The figures are clothed in 16th century dress - nobody expected an attempt at period costume - and this would have encouraged contemporary viewers of the tapestry to see the story of Noah building the ark, or Joseph being sold to the Ishmaelites, of Esau and Jacob with a flock of sheep, as applicable to them and their own time. Even if the ineffable creator described in Genesis is presented as a bearded man with a halo whose commanding gesture has produced stars and an earth (that looks like a child's softball with houses built on it), the point is made that the earth was ``created.''
The story of Adam and Eve is told with childlike simplicity, the ``fall'' of mankind set forth as the unfortunate start of a series of human events that continued until the redeeming birth of Jesus. It's in essence the illustration of the Biblical text, ``As in Adam all die, even so in Christ shall all be made alive.''
En route, the viewer is to take to heart the various exemplary lessons indicated by such dramatic happenings as the destruction of Sodom (a wonderful toppling of turreted buildings, an urban devastation licked merrily with excitable tongues of flame) and the transformation of Lot's backward-yearning wife into a pillar of salt. There she is, in the second row, a whitish-yellow column except for her head. She seems to be taking her fate very placidly - a comic figure. But the point remains amid the chuckling: It's better not to long for things foregone.
In the third row the scene of the Israelites dancing round the golden calf is depicted. It will be remembered that Moses, the great lawgiver, came down from the mountain with the Ten Commandments, only to find his followers worshiping an idol - the golden calf. While the anonymous designer of the tapestry (who may have referred to woodcuts or illuminated manuscripts for his inspiration) was only able to suggest the stiffest, most ambling sort of ``dance,'' he does succeed in showing the dancers as elegantly dressed, courtly personages - suggesting that luxury and worship of riches was the problem rather than the pleasure of dancing as such.
On the same line in the tapestry, Samson is found with the doors of the Temple on his shoulder - a massive figure. He, and a little farther along, Goliath, are folk-tale giants typical of the medieval imagination. David, his sling about to let fly the fatal stone (though in which direction is not entirely evident), is a courtly small boy. His opponent is quite marvelously thick - a real dunderhead standing there with vacant look, dressed to the nines in his armor. One feels that the weavers were thinking of some local character they knew, particularly when they wove his nose and eyes. Here is the type of overgrown lad whose only resource face to face with the world is to thump it and thump it....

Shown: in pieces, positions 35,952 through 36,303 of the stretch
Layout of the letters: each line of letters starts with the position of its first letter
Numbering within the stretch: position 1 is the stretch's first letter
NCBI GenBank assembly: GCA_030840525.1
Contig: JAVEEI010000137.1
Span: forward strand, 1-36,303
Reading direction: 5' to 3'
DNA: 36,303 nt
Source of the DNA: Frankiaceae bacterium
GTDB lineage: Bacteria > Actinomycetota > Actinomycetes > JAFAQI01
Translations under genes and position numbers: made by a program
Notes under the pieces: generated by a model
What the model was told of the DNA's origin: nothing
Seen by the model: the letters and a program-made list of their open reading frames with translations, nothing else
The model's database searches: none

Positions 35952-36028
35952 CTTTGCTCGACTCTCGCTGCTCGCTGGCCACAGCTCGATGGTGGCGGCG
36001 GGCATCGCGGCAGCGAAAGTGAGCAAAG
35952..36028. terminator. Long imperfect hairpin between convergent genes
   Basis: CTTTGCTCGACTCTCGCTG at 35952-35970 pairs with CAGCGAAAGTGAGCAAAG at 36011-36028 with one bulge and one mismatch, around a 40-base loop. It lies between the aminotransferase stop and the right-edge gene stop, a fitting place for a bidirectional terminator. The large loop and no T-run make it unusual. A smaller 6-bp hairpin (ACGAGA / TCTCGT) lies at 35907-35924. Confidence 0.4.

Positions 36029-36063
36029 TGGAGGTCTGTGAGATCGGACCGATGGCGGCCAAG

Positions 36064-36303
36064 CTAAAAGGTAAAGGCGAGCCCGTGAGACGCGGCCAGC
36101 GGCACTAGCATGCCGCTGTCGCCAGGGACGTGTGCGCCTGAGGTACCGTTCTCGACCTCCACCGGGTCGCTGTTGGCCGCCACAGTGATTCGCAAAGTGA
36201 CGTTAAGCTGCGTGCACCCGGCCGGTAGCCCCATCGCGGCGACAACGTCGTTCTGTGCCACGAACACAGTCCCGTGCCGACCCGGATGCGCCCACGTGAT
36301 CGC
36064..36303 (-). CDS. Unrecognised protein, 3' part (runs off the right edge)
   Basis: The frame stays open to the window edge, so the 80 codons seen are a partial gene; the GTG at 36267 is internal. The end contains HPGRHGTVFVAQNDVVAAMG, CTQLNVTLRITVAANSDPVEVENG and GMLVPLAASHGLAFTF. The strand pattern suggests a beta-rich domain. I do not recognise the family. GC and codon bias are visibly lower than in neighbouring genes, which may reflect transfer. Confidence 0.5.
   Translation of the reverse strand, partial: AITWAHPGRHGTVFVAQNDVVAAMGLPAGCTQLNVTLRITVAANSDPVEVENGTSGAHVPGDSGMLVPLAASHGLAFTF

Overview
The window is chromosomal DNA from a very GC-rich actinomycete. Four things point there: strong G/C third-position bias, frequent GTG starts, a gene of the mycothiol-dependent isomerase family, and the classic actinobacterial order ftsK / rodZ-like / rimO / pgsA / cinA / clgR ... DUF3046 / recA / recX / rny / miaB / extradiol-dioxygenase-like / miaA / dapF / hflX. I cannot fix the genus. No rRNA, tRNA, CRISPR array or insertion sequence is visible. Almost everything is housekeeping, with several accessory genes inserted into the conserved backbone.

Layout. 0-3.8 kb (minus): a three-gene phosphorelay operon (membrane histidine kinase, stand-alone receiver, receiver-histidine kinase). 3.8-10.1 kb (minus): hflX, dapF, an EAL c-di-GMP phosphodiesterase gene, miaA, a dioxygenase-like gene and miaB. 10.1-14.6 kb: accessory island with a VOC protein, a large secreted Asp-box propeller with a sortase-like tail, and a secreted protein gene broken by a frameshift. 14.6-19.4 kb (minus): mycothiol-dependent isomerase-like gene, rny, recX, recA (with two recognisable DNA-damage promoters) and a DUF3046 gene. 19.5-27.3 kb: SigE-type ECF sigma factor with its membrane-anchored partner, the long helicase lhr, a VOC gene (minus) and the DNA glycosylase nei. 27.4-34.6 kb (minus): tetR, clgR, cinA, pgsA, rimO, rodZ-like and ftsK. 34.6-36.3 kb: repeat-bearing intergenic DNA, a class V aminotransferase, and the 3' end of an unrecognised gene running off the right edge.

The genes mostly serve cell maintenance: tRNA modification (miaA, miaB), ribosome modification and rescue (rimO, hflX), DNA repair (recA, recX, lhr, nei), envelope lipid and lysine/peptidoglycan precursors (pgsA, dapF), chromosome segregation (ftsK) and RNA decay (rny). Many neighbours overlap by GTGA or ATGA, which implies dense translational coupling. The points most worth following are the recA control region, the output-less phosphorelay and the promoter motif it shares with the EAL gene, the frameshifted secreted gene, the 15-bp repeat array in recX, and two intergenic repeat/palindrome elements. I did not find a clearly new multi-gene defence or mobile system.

One or two of the scenes, of course, show sex or violence. But like the angel that stays the hand of Abraham, poised to sacrifice his only son under the mistaken impression that this is what God wanted him to do, the weavers or the designer of the tapestry, depicts everything, including violence, with dispassion, like a puppeteer. This tapestry was not designed to terrify its viewers into the Kingdom of Heaven.
The same is true of such events as Jonah being disgorged by the whale. The whale looks a great deal more anguished - not used to having to open his mouth so wide, perhaps - than Jonah, who seems to have his hands together in prayer and shows only confidence, not surprise, in his escape.
Daniel, of course, is not at all bothered by the lions who surround him like well-trained Golden Retriever puppies. For some reason the prophet Habakuk has been brought along, by a winged angel, to feed Daniel in his den. The angel, in fact, has the prophet by the hair.
Various buildings throughout the tapestry - Methuselah's hut, the tower of Babel, the city of Sodom, the stable where Jesus is born - are happily observed.
If I personally have a favorite scene, it might be the one where David is ensconced in his medieval castle playing his harp while Bathsheba sits down below catching his roving eye. The tapestry makes no unbearably heavy moral point about the temptation that tempted this very human king of old. As for Bathsheba, she is pure comedy. She sits there naughtily ``showing a bit of leg'': It's a harmless enough way for the tapestry to convey the point of the story, without recourse to any overt dramatics or vulgarity - and with the same childlike, though humorously knowing, innocence that pervades the whole of this amusing woven picture full of stories.